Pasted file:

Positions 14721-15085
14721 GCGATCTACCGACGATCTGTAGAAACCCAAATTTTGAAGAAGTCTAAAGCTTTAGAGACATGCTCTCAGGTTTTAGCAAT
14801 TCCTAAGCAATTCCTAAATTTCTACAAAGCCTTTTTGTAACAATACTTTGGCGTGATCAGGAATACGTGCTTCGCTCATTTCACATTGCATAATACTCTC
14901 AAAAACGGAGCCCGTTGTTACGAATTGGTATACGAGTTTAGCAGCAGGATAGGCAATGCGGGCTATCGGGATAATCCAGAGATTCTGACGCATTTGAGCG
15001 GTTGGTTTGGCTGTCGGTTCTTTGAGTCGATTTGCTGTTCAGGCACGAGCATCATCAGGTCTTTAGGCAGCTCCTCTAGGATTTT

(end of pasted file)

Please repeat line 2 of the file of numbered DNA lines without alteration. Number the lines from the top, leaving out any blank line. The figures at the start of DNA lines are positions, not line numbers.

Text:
14721 GCGATCTACCGACGATCTGTAGAAACCCAAATTTTGAAGAAGTCTAAAGCTTTAGAGACATGCTCTCAGGTTTTAGCAAT